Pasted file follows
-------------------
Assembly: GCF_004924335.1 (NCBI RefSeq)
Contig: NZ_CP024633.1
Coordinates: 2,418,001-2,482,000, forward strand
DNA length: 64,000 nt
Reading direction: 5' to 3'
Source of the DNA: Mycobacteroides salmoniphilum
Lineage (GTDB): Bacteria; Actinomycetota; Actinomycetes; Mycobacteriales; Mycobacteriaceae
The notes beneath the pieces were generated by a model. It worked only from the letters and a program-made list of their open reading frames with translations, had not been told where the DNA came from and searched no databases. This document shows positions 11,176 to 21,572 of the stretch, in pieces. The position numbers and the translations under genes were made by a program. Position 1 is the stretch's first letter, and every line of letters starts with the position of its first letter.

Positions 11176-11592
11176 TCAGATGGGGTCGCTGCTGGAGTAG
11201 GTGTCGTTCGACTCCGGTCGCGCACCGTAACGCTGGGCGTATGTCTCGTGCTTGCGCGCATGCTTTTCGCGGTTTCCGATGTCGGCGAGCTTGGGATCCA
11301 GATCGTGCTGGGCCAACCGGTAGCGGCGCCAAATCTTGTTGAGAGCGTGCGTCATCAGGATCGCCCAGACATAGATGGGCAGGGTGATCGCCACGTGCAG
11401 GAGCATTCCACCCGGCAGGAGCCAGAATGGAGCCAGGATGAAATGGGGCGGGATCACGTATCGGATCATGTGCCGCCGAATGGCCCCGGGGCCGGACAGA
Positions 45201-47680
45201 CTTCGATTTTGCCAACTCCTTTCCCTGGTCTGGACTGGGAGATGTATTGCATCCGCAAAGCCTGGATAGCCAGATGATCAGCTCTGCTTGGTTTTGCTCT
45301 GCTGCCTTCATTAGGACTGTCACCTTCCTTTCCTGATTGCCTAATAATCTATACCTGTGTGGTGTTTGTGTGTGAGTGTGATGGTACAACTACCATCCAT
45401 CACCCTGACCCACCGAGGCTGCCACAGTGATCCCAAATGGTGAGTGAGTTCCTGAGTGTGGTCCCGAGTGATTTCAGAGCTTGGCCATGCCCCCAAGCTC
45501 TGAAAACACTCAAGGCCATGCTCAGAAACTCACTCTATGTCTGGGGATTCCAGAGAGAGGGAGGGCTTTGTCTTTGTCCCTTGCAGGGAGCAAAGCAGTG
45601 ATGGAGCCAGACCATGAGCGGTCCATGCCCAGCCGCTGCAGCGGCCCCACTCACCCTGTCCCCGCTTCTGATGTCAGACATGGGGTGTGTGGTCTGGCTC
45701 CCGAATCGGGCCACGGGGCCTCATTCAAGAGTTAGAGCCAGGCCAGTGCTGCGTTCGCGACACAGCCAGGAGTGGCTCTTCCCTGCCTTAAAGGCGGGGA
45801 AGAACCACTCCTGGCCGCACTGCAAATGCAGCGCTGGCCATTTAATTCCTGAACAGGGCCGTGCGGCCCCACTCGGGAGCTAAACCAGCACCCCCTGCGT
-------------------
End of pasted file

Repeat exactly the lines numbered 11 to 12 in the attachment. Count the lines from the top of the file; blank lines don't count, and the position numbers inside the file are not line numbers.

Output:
11201 GTGTCGTTCGACTCCGGTCGCGCACCGTAACGCTGGGCGTATGTCTCGTGCTTGCGCGCATGCTTTTCGCGGTTTCCGATGTCGGCGAGCTTGGGATCCA
11301 GATCGTGCTGGGCCAACCGGTAGCGGCGCCAAATCTTGTTGAGAGCGTGCGTCATCAGGATCGCCCAGACATAGATGGGCAGGGTGATCGCCACGTGCAG